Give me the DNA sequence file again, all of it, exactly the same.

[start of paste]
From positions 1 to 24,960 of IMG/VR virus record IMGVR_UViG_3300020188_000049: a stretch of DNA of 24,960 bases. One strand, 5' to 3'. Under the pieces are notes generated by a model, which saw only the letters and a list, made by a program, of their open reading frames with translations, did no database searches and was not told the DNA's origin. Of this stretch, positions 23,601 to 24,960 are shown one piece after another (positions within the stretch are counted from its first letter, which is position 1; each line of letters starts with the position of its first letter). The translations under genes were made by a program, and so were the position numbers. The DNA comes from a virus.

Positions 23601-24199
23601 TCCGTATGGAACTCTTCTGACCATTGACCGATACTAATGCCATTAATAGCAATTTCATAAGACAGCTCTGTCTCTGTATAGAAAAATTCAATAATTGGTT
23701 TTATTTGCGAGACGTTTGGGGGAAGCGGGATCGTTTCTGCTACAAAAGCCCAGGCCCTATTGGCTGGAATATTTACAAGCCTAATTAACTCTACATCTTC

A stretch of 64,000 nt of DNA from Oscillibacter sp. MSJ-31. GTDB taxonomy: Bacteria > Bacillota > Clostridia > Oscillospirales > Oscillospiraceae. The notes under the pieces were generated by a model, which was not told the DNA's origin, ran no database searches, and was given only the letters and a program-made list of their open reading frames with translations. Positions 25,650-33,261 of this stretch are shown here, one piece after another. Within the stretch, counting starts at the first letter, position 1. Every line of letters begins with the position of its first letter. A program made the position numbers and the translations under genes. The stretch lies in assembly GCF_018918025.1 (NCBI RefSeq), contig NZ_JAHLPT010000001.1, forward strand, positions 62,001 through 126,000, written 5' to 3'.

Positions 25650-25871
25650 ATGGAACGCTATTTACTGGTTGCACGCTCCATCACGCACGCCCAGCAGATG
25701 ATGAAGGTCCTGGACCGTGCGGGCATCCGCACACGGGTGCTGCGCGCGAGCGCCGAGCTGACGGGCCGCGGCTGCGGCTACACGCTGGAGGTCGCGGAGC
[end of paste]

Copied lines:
From positions 1 to 24,960 of IMG/VR virus record IMGVR_UViG_3300020188_000049: a stretch of DNA of 24,960 bases. One strand, 5' to 3'. Under the pieces are notes generated by a model, which saw only the letters and a list, made by a program, of their open reading frames with translations, did no database searches and was not told the DNA's origin. Of this stretch, positions 23,601 to 24,960 are shown one piece after another (positions within the stretch are counted from its first letter, which is position 1; each line of letters starts with the position of its first letter). The translations under genes were made by a program, and so were the position numbers. The DNA comes from a virus.

Positions 23601-24199
23601 TCCGTATGGAACTCTTCTGACCATTGACCGATACTAATGCCATTAATAGCAATTTCATAAGACAGCTCTGTCTCTGTATAGAAAAATTCAATAATTGGTT
23701 TTATTTGCGAGACGTTTGGGGGAAGCGGGATCGTTTCTGCTACAAAAGCCCAGGCCCTATTGGCTGGAATATTTACAAGCCTAATTAACTCTACATCTTC

A stretch of 64,000 nt of DNA from Oscillibacter sp. MSJ-31. GTDB taxonomy: Bacteria > Bacillota > Clostridia > Oscillospirales > Oscillospiraceae. The notes under the pieces were generated by a model, which was not told the DNA's origin, ran no database searches, and was given only the letters and a program-made list of their open reading frames with translations. Positions 25,650-33,261 of this stretch are shown here, one piece after another. Within the stretch, counting starts at the first letter, position 1. Every line of letters begins with the position of its first letter. A program made the position numbers and the translations under genes. The stretch lies in assembly GCF_018918025.1 (NCBI RefSeq), contig NZ_JAHLPT010000001.1, forward strand, positions 62,001 through 126,000, written 5' to 3'.

Positions 25650-25871
25650 ATGGAACGCTATTTACTGGTTGCACGCTCCATCACGCACGCCCAGCAGATG
25701 ATGAAGGTCCTGGACCGTGCGGGCATCCGCACACGGGTGCTGCGCGCGAGCGCCGAGCTGACGGGCCGCGGCTGCGGCTACACGCTGGAGGTCGCGGAGC